History of Hamilton

Hamilton is situated almost in the center of Marion County. The roots of the county go back to the early history of the State of Alabama. Marion County takes its name from the Revolutionary War Hero Frances Marion, and was created as the largest Alabama territorial county in 1818. At this time the county stretched deep into what is now South Alabama and Mississippi. Settlers from Tennessee, Kentucky, Georgia, and the Carolinas came here to settle what was then known as the Mid-Western Frontier. Hamilton, in its early history was first known as Toll Gate, named for a toll-gate on the old Military Road.

Hamilton spans the historic passage known as "Military Road", which was carved out of the wilderness by volunteer soldiers from Tennessee returning North to their homes from victory over the British at New Orleans in 1815. The army of General Andrew Jackson - who ordered the development of the road as a short cut between New Orleans and Nashville - camped at Military Ford, three miles south of Hamilton, as they ventured homeward. A bike and hiking trail is underway to commemorate the time-honored road's turn in United States history.

The Pikeville area - located just south of Hamilton - served as the county seat for several years until Captain A.J. Hamilton offered to donate 40 acres of his land in Toll Gate to the community. In 1883, the Toll Gate donation from Capt. Hamilton was accepted following referendum, and the name of the community was officially changed to Hamilton in his honor. His family home and grave-site is still preserved today.

From a few dozen families and settlers in the 1880's, Hamilton grew rapidly. The first school was established in 1884, and in 1891 evolved into a high school.

Indian history and roots are also deeply established here as well. The Chickasaw Tribe hunted here and provided corn to the newly arrived immigrants. One of the upcoming restorative efforts that the City of Hamilton has underway is to re-establish the presence of the Indian burial grounds and mounds that still remain within Hamilton along the banks of the Buttahatchee River.

One of our community's most notable figures was Hamilton native Rankin Fite, a son of a State Legislator. Rankin Fite, following in his father's footsteps, was a major figure in Alabama politics as well and served in both the House and the Senate. He eventually became a powerful Speaker of the House, leading many advances in the city, such as the county's 7,000 foot airport and a technical school which is today part of Bevill State Community College.

Toll Gate

In 1821 the Alabama Legislature selected this site for Alabama's first toll gate. Judge John Dabney Terrell Sr. (Marion County's founding father and framer of the Alabama constitution), was the President of the Alabama Senate during selection. Toll Gate was a gate that intersected north/south traffic. A toll was charged to help maintain the road. Tolls included: 75 cents for each wagon and team, 50 cents for each 2-wheel pleasure carriage, 12 cents for each man on horse, 4 cents for each head of cattle, and 2 cents for each hog or sheep. There was no charge for the U.S. Mail, people traveling on foot, and for those going to mill or preaching. The toll house became a rest station for the stagecoaches that where traveling between Washington, DC and New Orleans. The stage sounded a horn for each passenger before arriving to let the station know how many passengers where needing refreshment. The toll gate was located at the intersection of the road to Gin Port (original seat of Marion County) and Andrew Jackson's famous Military Road. In 1821 Gin Port became Mississippi territory. Military Road (build by Jackson and his troops from 1816 to 1821) shortened the route from Nashville to New Orleans by 200 miles. This road made the movement of supply and artillery wagons easier for our military. Military Road was also an alternate route to Natchez Trace which was plagued by bandits. The intersection (constructed on the hunting grounds of the Chickasaw Tribe) was about 1 mile north of three Chickasaw burial mounds on the Buttahatchee River.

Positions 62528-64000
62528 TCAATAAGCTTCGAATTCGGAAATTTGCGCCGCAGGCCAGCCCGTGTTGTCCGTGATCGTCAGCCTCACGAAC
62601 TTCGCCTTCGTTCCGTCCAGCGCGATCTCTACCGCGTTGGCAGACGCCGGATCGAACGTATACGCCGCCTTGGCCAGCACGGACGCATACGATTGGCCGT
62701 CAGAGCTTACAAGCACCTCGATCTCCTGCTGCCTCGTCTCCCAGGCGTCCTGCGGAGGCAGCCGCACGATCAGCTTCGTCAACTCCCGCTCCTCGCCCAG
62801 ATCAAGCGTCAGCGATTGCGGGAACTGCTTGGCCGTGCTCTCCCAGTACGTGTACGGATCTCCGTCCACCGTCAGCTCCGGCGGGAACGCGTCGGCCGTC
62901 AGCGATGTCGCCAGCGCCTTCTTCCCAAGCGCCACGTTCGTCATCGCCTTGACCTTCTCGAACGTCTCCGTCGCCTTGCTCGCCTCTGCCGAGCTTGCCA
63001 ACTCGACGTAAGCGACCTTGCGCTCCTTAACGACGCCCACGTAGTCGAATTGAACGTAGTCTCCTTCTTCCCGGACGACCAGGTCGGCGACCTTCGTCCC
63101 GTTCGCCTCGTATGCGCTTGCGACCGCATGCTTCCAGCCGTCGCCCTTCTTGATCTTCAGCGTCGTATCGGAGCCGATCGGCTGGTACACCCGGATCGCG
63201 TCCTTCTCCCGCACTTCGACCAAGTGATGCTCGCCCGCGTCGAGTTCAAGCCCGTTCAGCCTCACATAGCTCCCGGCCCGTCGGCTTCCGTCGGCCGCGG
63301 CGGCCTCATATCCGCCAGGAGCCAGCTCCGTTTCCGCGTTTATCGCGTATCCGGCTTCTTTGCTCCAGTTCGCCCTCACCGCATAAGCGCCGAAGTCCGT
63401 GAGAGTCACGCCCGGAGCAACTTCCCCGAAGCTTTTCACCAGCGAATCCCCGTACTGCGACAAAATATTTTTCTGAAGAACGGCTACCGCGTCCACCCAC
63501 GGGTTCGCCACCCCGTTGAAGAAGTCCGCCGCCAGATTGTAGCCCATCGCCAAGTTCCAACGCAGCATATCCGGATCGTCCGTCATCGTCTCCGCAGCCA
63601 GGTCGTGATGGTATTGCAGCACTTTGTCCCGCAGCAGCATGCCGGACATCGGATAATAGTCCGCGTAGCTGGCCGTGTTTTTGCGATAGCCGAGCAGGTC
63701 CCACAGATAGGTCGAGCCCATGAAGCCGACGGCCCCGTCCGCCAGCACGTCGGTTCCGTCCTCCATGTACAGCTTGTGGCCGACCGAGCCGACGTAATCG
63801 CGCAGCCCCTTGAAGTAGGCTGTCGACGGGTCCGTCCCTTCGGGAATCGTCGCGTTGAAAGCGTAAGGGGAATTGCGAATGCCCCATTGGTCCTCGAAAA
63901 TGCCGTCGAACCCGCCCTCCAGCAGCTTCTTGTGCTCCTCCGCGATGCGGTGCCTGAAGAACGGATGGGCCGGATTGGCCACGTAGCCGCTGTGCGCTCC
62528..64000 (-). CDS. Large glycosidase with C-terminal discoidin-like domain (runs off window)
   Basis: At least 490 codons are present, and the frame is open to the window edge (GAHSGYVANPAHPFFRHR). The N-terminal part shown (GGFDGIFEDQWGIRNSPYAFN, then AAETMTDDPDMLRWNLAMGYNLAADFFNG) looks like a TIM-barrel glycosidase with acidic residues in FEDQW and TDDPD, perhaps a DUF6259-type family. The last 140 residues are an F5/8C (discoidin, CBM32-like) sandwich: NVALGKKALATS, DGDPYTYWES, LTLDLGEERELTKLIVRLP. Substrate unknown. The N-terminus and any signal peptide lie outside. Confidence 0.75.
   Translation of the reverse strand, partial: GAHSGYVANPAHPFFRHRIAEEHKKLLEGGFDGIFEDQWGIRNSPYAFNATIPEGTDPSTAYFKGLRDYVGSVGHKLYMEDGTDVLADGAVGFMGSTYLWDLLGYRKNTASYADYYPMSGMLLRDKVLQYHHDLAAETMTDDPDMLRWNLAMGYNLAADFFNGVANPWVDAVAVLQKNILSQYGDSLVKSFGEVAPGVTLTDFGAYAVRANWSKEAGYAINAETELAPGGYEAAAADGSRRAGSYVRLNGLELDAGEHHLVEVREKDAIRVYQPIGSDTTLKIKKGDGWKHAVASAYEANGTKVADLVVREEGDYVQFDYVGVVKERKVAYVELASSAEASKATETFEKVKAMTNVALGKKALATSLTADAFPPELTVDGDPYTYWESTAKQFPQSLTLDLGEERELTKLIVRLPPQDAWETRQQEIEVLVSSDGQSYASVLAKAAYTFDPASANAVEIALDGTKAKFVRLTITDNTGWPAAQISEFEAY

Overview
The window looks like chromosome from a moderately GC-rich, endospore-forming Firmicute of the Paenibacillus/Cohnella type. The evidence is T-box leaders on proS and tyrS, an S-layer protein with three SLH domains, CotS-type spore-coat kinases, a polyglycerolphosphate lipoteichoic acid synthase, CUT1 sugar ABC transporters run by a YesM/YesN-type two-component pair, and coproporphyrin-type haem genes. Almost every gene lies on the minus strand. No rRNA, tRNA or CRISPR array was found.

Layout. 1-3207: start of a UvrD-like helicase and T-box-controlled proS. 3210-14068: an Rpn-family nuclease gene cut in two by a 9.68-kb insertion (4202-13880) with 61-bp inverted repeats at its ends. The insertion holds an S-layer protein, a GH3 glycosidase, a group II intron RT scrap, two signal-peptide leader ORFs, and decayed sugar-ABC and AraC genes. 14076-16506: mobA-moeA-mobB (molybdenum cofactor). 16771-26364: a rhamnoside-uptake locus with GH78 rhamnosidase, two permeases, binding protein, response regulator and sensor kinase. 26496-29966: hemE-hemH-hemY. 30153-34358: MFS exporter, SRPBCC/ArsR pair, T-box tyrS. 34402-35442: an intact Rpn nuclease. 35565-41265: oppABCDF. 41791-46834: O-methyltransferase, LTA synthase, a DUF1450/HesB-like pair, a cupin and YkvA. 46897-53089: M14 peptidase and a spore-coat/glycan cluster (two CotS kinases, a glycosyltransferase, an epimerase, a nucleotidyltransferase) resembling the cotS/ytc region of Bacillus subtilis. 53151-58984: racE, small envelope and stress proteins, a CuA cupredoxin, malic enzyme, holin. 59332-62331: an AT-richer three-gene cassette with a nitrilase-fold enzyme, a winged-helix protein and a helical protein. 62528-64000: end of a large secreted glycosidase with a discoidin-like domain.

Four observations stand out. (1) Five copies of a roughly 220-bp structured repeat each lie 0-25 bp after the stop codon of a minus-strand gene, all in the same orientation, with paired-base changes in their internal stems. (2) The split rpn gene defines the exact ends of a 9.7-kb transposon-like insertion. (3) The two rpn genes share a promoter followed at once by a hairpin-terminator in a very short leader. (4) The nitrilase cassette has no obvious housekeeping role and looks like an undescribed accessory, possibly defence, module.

The name "Toll Gate" was given to the community surrounding the site and to the north as a significant landmark to the area. The first to settle this area was a man named William Ragsdale around 1818. A post office was put in Toll Gate in 1838. Just south of the Buttahatchee River is the Military Ford Community which by the 1840's was part of Toll Gate. About seven miles south of this community was Pikeville (the county seat). Lamar County was established in 1868. Since Pikeville was so close to the new county line there was a new county seat selected. An unsettled area (called Center) 6 miles north of Toll Gate won the election.

The Alabama Legislature was petitioned for a new county seat election by Captain Albert J. Hamilton (Judge Terrell's son-in-law). In 1881 Toll Gate won the site election. Captain Hamilton donated 40 acres of his land in Toll Gate to the Community to be sold in lots. The money from the lots was to be used to construct a new county courthouse. In his honor the new town was named "Hamilton". The town was still under construction in 1882 when the county court was moved there. The Toll Gate post office was also moved to Hamilton and renamed that same year. A toll complex which was about three miles north of the original site had become the new seat of county government over a period of 60 years.

Judge Terrell's final resting place is in the Chickasaw burial mounds. He played an important role in establishing the toll gate. Before becoming demolished in the 1970's the toll house and the stage station became the Bolin House. One partially burned timber (rescued from a cleanup fire in 1974) is on display at the Nix Library in Hamilton.